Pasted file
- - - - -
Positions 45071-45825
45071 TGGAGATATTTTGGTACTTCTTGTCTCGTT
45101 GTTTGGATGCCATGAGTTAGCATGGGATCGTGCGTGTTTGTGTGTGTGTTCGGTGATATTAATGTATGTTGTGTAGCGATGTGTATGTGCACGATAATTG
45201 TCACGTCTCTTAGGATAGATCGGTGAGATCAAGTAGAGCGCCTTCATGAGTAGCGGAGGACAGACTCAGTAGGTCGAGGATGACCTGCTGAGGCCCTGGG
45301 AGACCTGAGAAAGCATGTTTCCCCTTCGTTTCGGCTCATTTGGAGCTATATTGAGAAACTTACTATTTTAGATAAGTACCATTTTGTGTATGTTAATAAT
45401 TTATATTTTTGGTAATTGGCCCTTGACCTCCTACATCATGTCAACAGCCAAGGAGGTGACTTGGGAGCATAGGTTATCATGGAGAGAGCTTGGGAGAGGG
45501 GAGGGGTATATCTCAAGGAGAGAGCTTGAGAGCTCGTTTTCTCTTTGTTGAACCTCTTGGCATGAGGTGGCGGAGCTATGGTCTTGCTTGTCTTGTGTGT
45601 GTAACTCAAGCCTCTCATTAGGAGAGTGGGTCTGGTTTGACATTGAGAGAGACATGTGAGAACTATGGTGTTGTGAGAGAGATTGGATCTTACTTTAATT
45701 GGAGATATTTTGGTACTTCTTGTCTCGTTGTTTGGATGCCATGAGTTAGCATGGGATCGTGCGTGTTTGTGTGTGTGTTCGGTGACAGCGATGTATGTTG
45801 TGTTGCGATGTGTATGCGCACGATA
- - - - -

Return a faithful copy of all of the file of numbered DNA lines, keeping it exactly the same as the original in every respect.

Positions 45071-45825
45071 TGGAGATATTTTGGTACTTCTTGTCTCGTT
45101 GTTTGGATGCCATGAGTTAGCATGGGATCGTGCGTGTTTGTGTGTGTGTTCGGTGATATTAATGTATGTTGTGTAGCGATGTGTATGTGCACGATAATTG
45201 TCACGTCTCTTAGGATAGATCGGTGAGATCAAGTAGAGCGCCTTCATGAGTAGCGGAGGACAGACTCAGTAGGTCGAGGATGACCTGCTGAGGCCCTGGG
45301 AGACCTGAGAAAGCATGTTTCCCCTTCGTTTCGGCTCATTTGGAGCTATATTGAGAAACTTACTATTTTAGATAAGTACCATTTTGTGTATGTTAATAAT
45401 TTATATTTTTGGTAATTGGCCCTTGACCTCCTACATCATGTCAACAGCCAAGGAGGTGACTTGGGAGCATAGGTTATCATGGAGAGAGCTTGGGAGAGGG
45501 GAGGGGTATATCTCAAGGAGAGAGCTTGAGAGCTCGTTTTCTCTTTGTTGAACCTCTTGGCATGAGGTGGCGGAGCTATGGTCTTGCTTGTCTTGTGTGT
45601 GTAACTCAAGCCTCTCATTAGGAGAGTGGGTCTGGTTTGACATTGAGAGAGACATGTGAGAACTATGGTGTTGTGAGAGAGATTGGATCTTACTTTAATT
45701 GGAGATATTTTGGTACTTCTTGTCTCGTTGTTTGGATGCCATGAGTTAGCATGGGATCGTGCGTGTTTGTGTGTGTGTTCGGTGACAGCGATGTATGTTG
45801 TGTTGCGATGTGTATGCGCACGATA